Description: In physics classes, we are taught how to think of lots of different types of technical problems from first principles. A common approach is to start with some very crude approximations, and them to make simplified yet fully explainable models of a system. Next we check the predictions of the model against data gathered from the real system we care about and use this feedback to refine the model if needed. Once our model matches observable data to the level of accuracy needed for the application, we use that model as a tool to help us make decisions.
With a physics degree, we gain lots of transferable skills that can be applied in many real-world situations, but we get comparatively little exposure to the specifics of most situations we could apply our skills to in the job market. Over the past decade since I have graduated, I have often found it useful to approach career problems the same way I would approach a physics problem. In this talk I will outline this approach (the physics of the job market), going over some examples mostly from my own career - including applying to grad schools, building a network, applying for jobs, building a business, and investing in other businesses.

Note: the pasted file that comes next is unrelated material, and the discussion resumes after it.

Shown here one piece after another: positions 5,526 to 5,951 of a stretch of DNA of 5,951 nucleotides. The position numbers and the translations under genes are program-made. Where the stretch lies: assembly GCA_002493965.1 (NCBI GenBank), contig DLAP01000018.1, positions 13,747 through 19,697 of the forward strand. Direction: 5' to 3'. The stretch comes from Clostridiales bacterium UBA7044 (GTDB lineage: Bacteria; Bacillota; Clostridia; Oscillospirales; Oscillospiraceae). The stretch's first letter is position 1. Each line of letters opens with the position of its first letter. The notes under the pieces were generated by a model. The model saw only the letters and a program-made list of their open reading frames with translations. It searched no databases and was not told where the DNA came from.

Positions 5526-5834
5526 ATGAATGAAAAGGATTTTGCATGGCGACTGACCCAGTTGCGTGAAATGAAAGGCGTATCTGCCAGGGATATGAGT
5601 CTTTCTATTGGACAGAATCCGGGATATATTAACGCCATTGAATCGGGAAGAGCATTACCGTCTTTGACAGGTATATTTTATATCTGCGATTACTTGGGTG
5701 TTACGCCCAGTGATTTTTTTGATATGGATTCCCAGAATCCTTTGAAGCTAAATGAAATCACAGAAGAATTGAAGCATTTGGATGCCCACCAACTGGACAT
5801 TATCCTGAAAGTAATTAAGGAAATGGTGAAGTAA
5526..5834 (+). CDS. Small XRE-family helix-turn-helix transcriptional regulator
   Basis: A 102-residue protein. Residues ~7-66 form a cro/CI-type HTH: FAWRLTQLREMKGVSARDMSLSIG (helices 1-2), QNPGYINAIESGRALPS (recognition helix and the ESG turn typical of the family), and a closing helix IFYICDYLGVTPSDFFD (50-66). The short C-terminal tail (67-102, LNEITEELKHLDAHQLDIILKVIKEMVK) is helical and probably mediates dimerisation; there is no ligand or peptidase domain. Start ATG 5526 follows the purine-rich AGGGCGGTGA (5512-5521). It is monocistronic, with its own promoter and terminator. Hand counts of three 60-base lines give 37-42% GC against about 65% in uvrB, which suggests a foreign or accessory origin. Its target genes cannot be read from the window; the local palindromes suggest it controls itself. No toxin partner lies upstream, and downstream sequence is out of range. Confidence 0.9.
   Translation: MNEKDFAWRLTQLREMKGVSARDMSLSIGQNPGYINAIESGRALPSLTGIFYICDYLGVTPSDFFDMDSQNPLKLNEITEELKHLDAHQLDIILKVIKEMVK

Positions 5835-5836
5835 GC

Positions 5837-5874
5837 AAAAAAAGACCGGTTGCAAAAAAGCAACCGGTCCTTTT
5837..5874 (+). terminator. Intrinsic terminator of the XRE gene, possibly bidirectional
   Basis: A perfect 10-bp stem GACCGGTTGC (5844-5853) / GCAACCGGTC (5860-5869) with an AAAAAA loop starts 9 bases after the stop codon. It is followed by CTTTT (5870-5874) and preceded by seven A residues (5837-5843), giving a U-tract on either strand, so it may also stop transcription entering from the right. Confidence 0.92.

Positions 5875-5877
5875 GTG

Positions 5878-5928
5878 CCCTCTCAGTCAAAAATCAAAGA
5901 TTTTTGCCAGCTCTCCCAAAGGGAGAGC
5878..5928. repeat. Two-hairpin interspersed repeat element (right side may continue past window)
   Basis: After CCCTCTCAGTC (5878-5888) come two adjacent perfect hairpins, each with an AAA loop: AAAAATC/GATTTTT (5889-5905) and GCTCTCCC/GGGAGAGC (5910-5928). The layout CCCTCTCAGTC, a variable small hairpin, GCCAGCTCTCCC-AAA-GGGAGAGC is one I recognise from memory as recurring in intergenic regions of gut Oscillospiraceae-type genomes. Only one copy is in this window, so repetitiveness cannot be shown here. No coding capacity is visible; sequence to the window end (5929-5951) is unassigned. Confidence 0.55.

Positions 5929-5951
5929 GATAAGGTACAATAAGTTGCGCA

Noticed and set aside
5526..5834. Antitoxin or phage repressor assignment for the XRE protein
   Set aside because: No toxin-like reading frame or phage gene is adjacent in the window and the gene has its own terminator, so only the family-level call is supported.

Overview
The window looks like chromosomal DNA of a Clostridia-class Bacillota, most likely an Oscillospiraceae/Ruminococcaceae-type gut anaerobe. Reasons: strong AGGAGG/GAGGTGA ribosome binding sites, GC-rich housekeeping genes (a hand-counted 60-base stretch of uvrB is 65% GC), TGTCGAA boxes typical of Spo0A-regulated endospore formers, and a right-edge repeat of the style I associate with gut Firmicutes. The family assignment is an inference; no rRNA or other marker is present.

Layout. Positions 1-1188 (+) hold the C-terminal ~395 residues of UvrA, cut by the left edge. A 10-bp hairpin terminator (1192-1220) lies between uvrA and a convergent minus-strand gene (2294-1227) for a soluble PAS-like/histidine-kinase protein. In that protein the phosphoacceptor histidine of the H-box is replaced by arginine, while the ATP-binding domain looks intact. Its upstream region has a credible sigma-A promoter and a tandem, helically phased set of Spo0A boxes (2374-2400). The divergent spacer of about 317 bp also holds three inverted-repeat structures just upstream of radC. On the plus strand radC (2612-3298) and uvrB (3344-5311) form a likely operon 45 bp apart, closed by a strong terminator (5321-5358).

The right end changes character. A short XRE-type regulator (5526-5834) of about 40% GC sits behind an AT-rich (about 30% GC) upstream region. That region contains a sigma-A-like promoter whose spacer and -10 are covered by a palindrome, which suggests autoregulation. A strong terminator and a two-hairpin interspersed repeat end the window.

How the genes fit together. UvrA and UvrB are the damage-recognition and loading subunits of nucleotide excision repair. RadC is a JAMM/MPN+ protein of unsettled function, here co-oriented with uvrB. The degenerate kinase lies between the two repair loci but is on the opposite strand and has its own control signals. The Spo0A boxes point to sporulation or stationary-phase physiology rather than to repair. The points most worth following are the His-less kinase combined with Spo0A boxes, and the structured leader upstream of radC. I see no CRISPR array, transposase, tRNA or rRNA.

Speaker: Dr. Ian Burgess
Host: Alan Chen